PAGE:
In 2018, Takataka Plastics successfully tested a prototype and recently received its first order from Uganda. DEVENG C200 students will create a marketing strategy to franchise the project across Uganda, design additional products from the available plastic, and tailor the technical product to better satisfy user needs. 

Another project, Air Cathode Assisted Iron Electrocoagulation (ACAIE): Arsenic Solutions, was introduced by InFEWS Fellow Dana Hernandez, an Environmental Engineering Ph.D. student working with Civil and Environmental Engineering Professor Ashok Gadgil and other members of his lab to develop an affordable arsenic removal treatment technology. The technology will provide clean water for communities in California’s Central Valley and has scalable prototypes in development. ACAIE: Arsenic Solution won Berkeley’s Big Idea Contest last year. Students will work with Hernandez to socially integrate the technology into the communities of the Central Valley, scale the project, and create a business model for the product.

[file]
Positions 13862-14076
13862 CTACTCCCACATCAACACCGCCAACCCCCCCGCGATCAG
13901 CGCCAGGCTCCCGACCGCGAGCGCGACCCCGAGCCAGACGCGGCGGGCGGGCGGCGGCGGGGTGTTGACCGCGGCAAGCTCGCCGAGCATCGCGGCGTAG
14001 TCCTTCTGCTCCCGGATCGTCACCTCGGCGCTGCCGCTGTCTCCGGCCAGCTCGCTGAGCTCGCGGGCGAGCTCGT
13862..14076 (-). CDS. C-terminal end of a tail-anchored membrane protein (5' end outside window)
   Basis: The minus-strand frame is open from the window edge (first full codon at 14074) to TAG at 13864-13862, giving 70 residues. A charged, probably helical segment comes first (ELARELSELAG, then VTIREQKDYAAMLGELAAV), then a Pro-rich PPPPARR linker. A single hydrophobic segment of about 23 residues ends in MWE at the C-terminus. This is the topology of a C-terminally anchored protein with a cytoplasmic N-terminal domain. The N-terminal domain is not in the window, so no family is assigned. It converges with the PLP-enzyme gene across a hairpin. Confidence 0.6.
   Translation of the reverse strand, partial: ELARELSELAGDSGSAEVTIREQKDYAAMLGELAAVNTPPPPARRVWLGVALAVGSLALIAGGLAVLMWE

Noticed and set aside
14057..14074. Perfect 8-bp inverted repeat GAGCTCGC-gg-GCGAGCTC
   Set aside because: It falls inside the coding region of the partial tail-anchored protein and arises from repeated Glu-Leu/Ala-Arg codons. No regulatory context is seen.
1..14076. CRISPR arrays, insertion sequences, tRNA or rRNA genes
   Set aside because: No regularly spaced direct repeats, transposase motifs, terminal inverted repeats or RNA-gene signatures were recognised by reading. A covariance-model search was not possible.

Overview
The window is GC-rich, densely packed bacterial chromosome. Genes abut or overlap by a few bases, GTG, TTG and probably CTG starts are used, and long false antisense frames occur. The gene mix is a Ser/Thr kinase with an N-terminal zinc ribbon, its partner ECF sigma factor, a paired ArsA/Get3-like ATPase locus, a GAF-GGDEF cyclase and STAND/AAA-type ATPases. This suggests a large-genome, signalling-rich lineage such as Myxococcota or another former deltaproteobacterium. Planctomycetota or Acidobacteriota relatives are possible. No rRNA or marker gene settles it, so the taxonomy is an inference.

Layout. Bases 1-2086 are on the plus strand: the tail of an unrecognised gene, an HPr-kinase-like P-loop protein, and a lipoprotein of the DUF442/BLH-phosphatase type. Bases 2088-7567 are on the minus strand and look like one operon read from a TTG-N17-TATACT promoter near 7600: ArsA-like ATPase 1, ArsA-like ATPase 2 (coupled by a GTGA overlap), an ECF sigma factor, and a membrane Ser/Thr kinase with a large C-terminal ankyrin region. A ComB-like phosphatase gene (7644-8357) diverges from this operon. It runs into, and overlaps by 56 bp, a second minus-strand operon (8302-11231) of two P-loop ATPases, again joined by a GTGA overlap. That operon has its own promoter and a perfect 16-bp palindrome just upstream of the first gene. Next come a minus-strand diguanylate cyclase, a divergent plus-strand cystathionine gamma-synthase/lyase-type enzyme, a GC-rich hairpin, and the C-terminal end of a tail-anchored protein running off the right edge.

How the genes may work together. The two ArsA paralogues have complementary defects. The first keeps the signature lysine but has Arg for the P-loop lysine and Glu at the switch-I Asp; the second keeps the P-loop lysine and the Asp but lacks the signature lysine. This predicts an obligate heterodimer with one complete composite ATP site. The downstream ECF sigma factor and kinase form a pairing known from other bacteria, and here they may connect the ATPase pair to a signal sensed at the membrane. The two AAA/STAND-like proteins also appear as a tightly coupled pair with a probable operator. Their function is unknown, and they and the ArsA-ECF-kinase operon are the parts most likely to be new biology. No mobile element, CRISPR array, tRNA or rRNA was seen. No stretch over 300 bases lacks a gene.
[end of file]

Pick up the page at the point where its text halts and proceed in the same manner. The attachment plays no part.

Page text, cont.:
DEVENG C200 Students Adrian Hinkle and Soliver Fusi, both InFEWS PhD Fellows as well, are leading the Urine to Fertilizer project, which focuses on converting urine into an affordable fertilizer that increases food production while promoting sustainable sanitation in Kenya. Fusi said, “I’m attracted to the fundamental premise of my work because I’m not creating anything new–I’m just finding ways to make do with what we already have, such as urine.” Previous researchers, working with Civil and Environmental Engineering Professor Kara Nelson, have successfully tested a proof of concept in Kenya in 2017 while Fusi and Hinkle will finalize technical research, the needs assessments for their Kenyan stakeholders, and the economic viability of urine-derived fertilizers with the students of DEVENG C200.